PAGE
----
Pam Webster (Cloutier) knows not what to expect next from her famous husband (Sánchez).

Pam Webster (Kauleen Cloutier) knows not what to expect next from her famous husband (Sánchez).

Bright Lights and Cameos

Director Marcus Muzopappa has cast solid actors to take on the core characters. Yet, there are more to mention. Charles David “Stoney” Richards and Jerry Wienand give dazzling light to the roles of Dan Rooney and lawyer Bob Fitzsimmons, respectively. Richards is quite accomplished in portraying Mr. Rooney’s deliberation of his professional responsibilities, yet showing the man’s personable empathies. Wienand is particularly colorful with his character, rejecting the opportunity to represent Mike Webster, yet ultimately screwing up his courage to take on the Rooneys, as well as the NFL. Due accolades go to Wali Jamal who gives a fine cameo as Dr. Bennet Omalu, the forensic neuropathologist whose post-autopsy on Webster cemented the study of CTE in medical textbooks. Audience members will be surprised and delighted to hear Jamal portray another beloved Pittsburgher, too.

Dr. Bennet Omalu (Wali Jamal) shares the results of a recent autopsy.

Dr. Bennet Omalu (Wali Jamal) shares the results of a recent autopsy.

Syncopation and Structure

Like many plays based on true events, exposition becomes both a necessary evil and challenging opportunity. Director Muzopappa works some magic in delivering those goods, while also laying down a musical track to lighten the load. One particular scene which addresses Webster’s many cognitive challenges is written in dramatic juxtaposition to his many athletic achievements. Muzopappa lends a nice touch in pacing that syncopation. Credit is likewise due to playwrights Benson and Howard for structuring the events of Webster’s tragic decline with scenes both succinct and unsettling.

Delivering Drama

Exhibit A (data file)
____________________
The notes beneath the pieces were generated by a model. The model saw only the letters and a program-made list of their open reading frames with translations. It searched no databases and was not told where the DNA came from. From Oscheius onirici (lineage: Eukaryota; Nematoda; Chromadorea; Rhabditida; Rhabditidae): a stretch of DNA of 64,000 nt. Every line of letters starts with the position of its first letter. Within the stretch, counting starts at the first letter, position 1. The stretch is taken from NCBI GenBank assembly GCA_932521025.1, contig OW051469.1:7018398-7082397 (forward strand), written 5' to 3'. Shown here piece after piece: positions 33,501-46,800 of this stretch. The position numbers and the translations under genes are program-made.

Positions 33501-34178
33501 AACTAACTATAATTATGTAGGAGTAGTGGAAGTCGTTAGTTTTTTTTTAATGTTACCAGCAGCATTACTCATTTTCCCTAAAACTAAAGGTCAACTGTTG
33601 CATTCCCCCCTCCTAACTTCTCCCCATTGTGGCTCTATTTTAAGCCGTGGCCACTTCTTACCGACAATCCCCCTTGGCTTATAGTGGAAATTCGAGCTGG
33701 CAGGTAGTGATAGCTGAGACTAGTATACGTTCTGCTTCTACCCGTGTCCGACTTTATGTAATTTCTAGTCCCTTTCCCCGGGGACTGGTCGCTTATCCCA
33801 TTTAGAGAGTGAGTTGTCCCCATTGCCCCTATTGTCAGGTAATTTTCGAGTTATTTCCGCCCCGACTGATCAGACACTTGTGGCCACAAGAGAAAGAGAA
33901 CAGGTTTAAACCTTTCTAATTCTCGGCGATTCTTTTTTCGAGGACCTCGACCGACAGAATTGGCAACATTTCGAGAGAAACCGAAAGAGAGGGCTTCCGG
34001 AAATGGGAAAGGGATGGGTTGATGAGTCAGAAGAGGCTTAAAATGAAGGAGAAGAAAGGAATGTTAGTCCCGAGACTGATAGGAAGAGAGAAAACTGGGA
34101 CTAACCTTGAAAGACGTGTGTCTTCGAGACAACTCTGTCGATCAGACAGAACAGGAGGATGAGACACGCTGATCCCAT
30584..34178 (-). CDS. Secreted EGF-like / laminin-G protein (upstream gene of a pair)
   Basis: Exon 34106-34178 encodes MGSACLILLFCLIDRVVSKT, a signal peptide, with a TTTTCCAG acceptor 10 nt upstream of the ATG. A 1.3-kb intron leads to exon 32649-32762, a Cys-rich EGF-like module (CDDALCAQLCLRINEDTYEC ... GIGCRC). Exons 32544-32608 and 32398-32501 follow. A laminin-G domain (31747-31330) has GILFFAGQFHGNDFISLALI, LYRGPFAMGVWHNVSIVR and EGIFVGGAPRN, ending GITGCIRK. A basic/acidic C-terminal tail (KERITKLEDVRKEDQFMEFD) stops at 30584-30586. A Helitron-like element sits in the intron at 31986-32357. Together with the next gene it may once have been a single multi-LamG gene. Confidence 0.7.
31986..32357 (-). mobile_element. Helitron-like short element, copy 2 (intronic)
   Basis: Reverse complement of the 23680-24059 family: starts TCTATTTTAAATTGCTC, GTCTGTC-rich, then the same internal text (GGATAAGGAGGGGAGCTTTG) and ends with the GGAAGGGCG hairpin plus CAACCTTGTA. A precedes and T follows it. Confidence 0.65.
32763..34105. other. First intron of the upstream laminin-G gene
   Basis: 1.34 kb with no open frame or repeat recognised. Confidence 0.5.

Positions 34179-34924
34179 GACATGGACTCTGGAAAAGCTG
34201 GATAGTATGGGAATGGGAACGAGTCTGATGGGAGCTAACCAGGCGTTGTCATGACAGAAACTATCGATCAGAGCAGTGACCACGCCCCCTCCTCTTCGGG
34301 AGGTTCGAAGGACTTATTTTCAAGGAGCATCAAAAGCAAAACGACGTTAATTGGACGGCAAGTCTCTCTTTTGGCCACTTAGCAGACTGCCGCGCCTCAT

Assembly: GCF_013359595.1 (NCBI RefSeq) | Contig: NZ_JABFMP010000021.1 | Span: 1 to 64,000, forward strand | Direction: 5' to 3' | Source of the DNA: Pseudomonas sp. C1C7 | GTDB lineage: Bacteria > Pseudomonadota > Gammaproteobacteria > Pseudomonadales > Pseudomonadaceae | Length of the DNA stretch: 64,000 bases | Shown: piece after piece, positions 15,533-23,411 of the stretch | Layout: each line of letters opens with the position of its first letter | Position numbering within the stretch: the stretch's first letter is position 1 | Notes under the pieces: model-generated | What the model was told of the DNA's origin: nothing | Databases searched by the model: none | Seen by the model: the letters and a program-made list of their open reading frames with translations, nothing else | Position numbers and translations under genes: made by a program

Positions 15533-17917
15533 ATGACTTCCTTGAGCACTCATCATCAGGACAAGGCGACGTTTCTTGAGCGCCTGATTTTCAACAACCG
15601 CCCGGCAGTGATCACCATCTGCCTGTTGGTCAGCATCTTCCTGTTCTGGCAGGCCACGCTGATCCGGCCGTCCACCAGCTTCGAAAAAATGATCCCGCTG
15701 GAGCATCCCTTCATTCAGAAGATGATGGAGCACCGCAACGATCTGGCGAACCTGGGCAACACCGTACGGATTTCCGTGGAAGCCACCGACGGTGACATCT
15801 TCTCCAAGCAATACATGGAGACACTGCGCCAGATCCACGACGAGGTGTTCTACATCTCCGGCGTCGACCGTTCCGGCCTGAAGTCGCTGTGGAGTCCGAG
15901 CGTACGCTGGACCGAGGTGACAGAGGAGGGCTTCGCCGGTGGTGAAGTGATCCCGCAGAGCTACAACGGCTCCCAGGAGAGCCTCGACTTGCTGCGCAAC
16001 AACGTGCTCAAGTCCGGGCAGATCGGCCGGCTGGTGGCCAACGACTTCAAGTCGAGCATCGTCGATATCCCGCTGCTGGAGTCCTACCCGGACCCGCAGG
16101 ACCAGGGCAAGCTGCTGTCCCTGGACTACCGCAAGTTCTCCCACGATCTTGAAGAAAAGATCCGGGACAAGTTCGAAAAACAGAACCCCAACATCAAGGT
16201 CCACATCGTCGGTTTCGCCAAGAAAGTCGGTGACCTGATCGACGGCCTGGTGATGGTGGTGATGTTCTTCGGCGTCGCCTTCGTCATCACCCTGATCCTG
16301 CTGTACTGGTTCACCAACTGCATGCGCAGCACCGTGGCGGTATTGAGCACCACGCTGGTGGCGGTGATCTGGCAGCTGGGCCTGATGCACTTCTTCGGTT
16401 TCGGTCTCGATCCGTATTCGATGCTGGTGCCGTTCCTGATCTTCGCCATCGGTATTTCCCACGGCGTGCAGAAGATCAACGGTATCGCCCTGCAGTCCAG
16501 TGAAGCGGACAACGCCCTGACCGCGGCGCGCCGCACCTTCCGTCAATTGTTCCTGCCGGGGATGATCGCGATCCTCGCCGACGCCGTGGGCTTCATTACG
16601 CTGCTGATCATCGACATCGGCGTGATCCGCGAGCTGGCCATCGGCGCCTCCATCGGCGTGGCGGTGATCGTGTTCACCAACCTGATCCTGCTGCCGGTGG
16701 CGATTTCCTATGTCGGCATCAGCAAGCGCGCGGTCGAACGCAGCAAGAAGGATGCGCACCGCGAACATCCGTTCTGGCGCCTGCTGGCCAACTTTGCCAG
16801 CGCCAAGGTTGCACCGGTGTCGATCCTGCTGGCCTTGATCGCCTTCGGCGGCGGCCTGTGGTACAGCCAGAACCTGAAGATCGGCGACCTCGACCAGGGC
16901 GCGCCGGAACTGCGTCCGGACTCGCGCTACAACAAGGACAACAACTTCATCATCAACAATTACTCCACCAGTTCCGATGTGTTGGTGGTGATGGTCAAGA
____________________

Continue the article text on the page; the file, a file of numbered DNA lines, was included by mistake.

Let it be known: this is a new play, given life by producer Southers and PPTC, which is to suggest, like a young infant, it may need some time to grow stronger—say, lose some of its baby fat—before it becomes a tight script. Benson and Howard seemingly address every angle of the story they hold dearly, but there may be some roles and scenes that can be eliminated entirely without much loss of impact. This good work is a story about responsibility and, as such, the play takes on too much of its own. It’s a Steelers story, a story about professional ethics, a tale of marital devotion, a mystery of medical discovery, and it’s a parable about brothers joining arms to help another brother. Come to think of it, 12:52 The Mike Webster Story has everything in it that comes to play on a good Sunday in fall. And like any opportunity to see the Steelers play in town, Pittsburgher’s should not miss this one.

Extra Credits

Rounding out the supporting team are Trysta Fields (stage manager). Kim Brown  (costume design), Madeleine Steinbeck (lighting design), Cheryl El-Walker (make-up), and Ben Cain (sound design.)

Pittsburgh Playwrights Theatre Company performs in its new space in the Hill District. The former Madison Elementary School at 3401 Milwaukee Street is easy to find and offers plenty of on-street parking. Tickets for 12:52 The Mike Webster Story are available through June 25th.  


Photos: Mark Clayton Southers

C. Prentiss Orr writes about theater for Entertainment Central. He has worked in theater management and has also taught theater. His latest book, The Surveyor and the Silversmith, is a history of white settlement, genocide, and land speculation in Western Pennsylvania.